Perspectives: Doctors Are Still Prescribing Brand Name Drugs Over Generics, And You Can Blame Pharma For It
Read recent commentaries about drug-cost issues.
Why Are Physicians Still Prescribing High Cost Brand Name Drugs? Ask Pharma.
Generic drugs are a boon in health care. Typically lower in cost and as effective as their branded counterparts, they help control pharmacy spending and increase access to important therapies for patients who could be deterred by the high cost of some branded drugs. In fact, research shows that the use of generic drugs produces annual savings in excess of $200 billion. (Troyen Brennan, 5/14)
The Washington Post:
Trump’s New FDA Commissioner Has A Huge Decision To Make
Last week, the Senate confirmed Scott Gottlieb to lead the Food and Drug Administration. That puts the new commissioner in the hot seat to tackle several high-profile issues that are critically important to patients and consumers. Among the most important decisions he’ll have to make early on is whether to accept industry proposals to reduce standards under which drugs can be advertised — regulations that have protected patients for more than 50 years. (William B. Schultz, 5/16)
Lowering Prescription Drug Costs Will Improve Care For All Americans
I agree with Gov. John Kasich, we cannot allow Washington politicians with taxpayer-funded health insurance to rip coverage away from Ohioans who are battling cancer, getting regular checkups for the first time, or finally getting treatment for their opioid addiction. Of course we need to do more to lower costs for Ohioans, and I’m ready to work with anyone on commonsense ideas to make our health care system work better. (Sen. Sherrod Brown, 5/25)
Who Represents Us?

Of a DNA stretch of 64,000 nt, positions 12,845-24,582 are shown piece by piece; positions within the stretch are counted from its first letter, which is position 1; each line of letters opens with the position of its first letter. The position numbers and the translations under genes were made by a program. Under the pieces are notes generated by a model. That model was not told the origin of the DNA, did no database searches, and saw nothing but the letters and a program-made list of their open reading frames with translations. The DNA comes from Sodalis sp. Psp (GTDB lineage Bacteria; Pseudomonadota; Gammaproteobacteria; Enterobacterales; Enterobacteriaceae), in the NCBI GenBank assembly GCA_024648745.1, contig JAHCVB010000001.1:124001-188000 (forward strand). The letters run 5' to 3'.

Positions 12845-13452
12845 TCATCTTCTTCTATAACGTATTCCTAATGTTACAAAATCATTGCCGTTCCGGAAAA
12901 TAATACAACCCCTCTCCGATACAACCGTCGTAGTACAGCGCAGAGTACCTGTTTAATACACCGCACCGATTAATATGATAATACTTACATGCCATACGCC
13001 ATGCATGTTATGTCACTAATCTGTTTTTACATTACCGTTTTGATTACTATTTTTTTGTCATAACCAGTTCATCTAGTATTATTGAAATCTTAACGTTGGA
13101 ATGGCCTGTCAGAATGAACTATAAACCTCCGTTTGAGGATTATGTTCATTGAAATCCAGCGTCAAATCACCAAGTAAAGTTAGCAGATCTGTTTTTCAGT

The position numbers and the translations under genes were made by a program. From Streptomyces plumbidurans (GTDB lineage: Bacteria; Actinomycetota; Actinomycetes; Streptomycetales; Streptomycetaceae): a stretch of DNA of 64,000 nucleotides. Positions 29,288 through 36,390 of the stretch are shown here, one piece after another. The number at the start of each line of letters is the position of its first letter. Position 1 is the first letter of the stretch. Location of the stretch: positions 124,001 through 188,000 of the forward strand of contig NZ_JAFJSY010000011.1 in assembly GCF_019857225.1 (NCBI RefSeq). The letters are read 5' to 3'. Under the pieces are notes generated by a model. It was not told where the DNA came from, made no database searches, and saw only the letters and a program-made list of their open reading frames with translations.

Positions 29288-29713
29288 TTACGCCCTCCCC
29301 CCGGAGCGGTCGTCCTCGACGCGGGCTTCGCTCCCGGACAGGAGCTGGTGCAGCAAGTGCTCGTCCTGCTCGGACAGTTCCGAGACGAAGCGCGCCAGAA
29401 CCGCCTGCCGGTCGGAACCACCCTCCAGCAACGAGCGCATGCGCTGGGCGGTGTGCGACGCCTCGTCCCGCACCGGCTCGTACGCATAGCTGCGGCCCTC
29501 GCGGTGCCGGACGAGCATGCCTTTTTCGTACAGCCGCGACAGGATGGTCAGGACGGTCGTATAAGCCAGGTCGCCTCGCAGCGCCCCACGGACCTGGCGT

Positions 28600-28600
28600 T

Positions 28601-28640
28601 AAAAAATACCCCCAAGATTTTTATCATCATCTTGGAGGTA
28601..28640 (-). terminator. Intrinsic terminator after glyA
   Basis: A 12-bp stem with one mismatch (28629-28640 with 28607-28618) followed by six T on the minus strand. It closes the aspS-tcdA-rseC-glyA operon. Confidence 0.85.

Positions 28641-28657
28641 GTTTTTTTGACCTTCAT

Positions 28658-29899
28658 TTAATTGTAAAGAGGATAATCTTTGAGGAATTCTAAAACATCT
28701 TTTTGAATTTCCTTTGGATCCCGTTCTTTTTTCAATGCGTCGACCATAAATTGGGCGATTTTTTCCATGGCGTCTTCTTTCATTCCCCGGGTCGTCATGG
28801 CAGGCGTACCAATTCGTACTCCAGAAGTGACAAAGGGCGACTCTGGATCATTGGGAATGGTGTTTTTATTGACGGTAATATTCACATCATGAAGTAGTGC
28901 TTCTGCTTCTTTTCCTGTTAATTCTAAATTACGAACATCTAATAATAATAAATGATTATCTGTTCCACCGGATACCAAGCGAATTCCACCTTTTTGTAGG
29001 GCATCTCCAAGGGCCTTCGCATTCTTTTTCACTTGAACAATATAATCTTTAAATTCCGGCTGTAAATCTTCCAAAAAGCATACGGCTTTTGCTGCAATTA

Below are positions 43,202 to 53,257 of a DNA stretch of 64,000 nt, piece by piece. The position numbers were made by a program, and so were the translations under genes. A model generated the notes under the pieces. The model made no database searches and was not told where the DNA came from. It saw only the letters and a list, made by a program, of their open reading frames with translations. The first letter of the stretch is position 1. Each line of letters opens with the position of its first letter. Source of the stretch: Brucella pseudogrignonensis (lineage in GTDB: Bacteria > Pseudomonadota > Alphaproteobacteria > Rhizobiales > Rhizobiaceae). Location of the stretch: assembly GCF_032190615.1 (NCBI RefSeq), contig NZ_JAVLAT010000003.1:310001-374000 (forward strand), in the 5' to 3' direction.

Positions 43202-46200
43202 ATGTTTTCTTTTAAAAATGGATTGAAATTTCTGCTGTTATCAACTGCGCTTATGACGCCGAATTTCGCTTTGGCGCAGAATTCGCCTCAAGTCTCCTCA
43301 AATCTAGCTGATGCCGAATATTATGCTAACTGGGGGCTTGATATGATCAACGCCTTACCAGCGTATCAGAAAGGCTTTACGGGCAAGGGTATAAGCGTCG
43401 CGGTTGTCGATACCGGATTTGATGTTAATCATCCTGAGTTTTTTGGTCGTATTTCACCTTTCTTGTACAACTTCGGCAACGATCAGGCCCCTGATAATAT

Negotiated pricing is the common-sense solution to reining in the costs of prescription drugs. It has been in use for many decades, for drugs bought by the Veterans Administration, General Services Administration, all military branches, and the Defense Supply Center Philadelphia; why not Medicare? There is no acceptable reason for these laws. (James Baker, 5/10)
Health Care Costs Are Bankrupting Us
The financial insecurity experienced by many Americans certainly figures into any root-cause analysis for why President Trump was elected. But for most Americans, the "biggest tax cut ever" will do little to reduce that insecurity. Driving down health care costs -- and making them more predictable -- is far more important. (H. Gilbert Welch and Elliott Fisher, 5/11)
The Wall Street Journal:
The Drug Lobby’s In-House Hygiene
This week’s non-Comey news file contains an encouraging development for U.S. medical innovation amid the running political debate over pharmaceutical prices. The main drug lobby ousted 22 members and adopted corporate governance reforms. (5/10)
Merck Can't Say How Good Its Good News Is
Merck & Co.'s 2017 just got a whole lot brighter. The company announced Wednesday evening that its immune-boosting cancer drug Keytruda can now be prescribed in combination with chemotherapy, vaulting it ahead of its rivals in the space. It's huge news. But exactly how huge it is going forward is largely out of Merck's control. (Max Nisen, 5/11)
The Fiscal Times:
How Trump Can Score A Big, Bipartisan Win On Health Care
Prescription drugs may not be the costliest part of our health system, but they’re the fastest-rising charge that hits individual pocketbooks directly. The demand for legislative reform is palpable; every politician in Washington has an interest in defusing the drug price explosion. But as close as victory sits, it’s also just out of our grasp. (David Dayen, 5/16)
Three Easy Steps To Drug Price Control
I find it is despicable the House of Representatives is blaming the high cost of health care on the poor, elderly and chronically ill. They need to address the real reasons for increasing costs of health care, the increasing costs of health care. Take drug costs, for starters. The total drug expenditures for 2015 in America rose 12.2 percent during the previous year. (Michael Bernhardt, 5/11)